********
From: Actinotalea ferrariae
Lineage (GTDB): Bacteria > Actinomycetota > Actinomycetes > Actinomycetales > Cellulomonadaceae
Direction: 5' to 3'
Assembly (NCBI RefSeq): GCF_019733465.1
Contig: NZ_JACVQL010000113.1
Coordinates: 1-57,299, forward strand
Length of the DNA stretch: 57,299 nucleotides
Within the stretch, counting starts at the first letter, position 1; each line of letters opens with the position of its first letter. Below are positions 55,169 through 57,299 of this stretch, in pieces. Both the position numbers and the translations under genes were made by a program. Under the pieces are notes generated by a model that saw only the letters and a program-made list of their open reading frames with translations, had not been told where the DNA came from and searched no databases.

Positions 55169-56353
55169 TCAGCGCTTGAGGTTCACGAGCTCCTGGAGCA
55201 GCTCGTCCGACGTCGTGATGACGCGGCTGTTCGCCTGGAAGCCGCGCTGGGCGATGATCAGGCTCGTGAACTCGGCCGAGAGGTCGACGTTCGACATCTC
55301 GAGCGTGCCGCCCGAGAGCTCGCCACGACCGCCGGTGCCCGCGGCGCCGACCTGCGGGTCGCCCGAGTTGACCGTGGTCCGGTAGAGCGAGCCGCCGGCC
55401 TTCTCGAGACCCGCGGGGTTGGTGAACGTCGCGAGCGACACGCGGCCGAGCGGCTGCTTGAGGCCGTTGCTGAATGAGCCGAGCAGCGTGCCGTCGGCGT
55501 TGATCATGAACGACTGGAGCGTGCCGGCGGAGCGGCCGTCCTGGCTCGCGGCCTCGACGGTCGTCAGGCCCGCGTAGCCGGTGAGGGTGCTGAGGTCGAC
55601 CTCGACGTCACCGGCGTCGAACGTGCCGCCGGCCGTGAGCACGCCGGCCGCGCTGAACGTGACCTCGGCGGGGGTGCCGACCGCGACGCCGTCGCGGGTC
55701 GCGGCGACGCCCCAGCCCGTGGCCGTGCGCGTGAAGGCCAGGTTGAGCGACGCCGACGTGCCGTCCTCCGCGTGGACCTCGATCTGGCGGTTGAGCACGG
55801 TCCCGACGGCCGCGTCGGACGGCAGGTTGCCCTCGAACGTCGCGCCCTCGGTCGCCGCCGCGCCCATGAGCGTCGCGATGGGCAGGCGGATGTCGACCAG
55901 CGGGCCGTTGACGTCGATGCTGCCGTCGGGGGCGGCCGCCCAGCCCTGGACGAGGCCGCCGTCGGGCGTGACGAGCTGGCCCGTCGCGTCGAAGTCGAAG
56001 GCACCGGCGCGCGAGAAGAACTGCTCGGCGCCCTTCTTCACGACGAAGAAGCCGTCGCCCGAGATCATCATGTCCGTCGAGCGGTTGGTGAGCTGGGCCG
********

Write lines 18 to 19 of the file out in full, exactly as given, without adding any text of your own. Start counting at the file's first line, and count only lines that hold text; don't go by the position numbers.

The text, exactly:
55901 CGGGCCGTTGACGTCGATGCTGCCGTCGGGGGCGGCCGCCCAGCCCTGGACGAGGCCGCCGTCGGGCGTGACGAGCTGGCCCGTCGCGTCGAAGTCGAAG
56001 GCACCGGCGCGCGAGAAGAACTGCTCGGCGCCCTTCTTCACGACGAAGAAGCCGTCGCCCGAGATCATCATGTCCGTCGAGCGGTTGGTGAGCTGGGCCG